Therefore are you restricted to make your game enjoyable by as many people as possible (and for the better, IMHO). Concerning that, I have only one advice : better take your public for dummies. In their respective domains, World of Warcraft and Magic: the Gathering have many things in common, but the one I want to focus on is that they are far (FAR !) more complicated than their players are willing to admit, especially since those people are usually talking about the game in order to sell it to their relatives. What's more, none of them ever had a newcomer-friendly tutorial/rulebook during years after launch (and this is still true for paper Magic). The only reason why people get over the complexity of these two products is because they're social experiences in which other players are always happy to answer your questions (which can't be said of most online games where "newbie" = "fxxxing mxrxn").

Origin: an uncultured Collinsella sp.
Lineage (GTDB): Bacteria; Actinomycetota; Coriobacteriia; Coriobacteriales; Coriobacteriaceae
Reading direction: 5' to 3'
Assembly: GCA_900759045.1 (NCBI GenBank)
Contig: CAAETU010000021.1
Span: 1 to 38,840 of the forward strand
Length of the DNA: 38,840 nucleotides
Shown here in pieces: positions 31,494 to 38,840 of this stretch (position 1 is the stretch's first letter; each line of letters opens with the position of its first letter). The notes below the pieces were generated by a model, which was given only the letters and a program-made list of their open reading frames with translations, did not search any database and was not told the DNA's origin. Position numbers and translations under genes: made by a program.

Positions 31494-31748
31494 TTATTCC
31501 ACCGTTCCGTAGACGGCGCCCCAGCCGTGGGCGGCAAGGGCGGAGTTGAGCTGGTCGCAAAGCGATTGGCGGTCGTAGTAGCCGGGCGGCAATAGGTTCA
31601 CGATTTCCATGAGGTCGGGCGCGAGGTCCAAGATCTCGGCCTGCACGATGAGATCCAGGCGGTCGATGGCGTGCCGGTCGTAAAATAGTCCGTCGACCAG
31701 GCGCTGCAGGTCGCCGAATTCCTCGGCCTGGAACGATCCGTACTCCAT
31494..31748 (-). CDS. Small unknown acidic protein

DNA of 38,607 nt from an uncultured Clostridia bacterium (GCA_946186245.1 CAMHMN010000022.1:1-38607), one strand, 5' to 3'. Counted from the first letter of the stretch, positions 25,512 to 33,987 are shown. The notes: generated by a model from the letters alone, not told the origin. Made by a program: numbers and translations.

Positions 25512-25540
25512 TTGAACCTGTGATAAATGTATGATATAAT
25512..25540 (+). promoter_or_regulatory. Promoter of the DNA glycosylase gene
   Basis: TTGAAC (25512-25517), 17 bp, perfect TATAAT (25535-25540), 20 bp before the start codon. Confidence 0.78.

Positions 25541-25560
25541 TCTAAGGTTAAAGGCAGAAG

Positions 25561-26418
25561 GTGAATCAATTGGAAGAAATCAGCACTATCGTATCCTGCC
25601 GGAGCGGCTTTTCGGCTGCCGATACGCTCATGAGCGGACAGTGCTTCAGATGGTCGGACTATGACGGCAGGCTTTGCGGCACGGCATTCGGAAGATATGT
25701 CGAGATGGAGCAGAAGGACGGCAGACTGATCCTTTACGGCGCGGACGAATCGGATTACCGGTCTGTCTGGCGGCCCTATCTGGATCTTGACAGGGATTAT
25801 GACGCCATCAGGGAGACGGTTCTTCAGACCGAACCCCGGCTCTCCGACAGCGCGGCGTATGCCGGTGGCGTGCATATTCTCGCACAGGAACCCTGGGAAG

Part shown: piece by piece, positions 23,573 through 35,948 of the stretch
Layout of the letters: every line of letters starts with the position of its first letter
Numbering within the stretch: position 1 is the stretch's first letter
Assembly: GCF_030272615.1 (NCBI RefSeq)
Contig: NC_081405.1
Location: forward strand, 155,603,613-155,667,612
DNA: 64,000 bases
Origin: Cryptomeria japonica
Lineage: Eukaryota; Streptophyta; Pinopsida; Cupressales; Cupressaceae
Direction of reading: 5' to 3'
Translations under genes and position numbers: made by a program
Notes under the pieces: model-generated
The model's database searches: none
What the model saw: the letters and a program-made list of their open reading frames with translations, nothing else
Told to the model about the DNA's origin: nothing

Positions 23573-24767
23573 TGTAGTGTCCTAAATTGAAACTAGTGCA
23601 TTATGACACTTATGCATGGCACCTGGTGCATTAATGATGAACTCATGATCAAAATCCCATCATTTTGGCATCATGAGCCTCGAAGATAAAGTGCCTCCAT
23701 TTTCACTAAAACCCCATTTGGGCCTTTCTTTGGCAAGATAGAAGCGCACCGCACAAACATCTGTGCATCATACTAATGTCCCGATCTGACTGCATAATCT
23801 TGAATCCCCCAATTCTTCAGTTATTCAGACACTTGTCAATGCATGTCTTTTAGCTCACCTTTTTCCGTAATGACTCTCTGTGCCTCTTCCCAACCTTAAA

You won't have that chance. (Dramatic jinggle.)

    And that's a challenging problem (which means "fun" in my language). If something such as LightBot (http://www.kongregate.com/games/Coolio_Niato/light-bot) seems to be a a funny little thing to programers, but a mindbreaking puzzle to most people, you'll have a hard time inciting the same people to set their own subobjectives by designing their own action recorders and action blocks. Minecraft is able to let people imagine what they can do and exactly how, regardless of every guide, because all its commands are moving, hiting, combining, puting. Redstone (i.e. circuits of logic knots allowing automated tasks) is a good feature for advanced players, but the game was satisfying before its implementation. And as core as you want robot-building-from-scratch to be, most players aren't ready for something more complicated than The Incredible Machine (even more in 3D). If you develop enough content for such people (premade bots parts and all the fuzz), you'll grow your user base, and the interest to all the "advanced" features.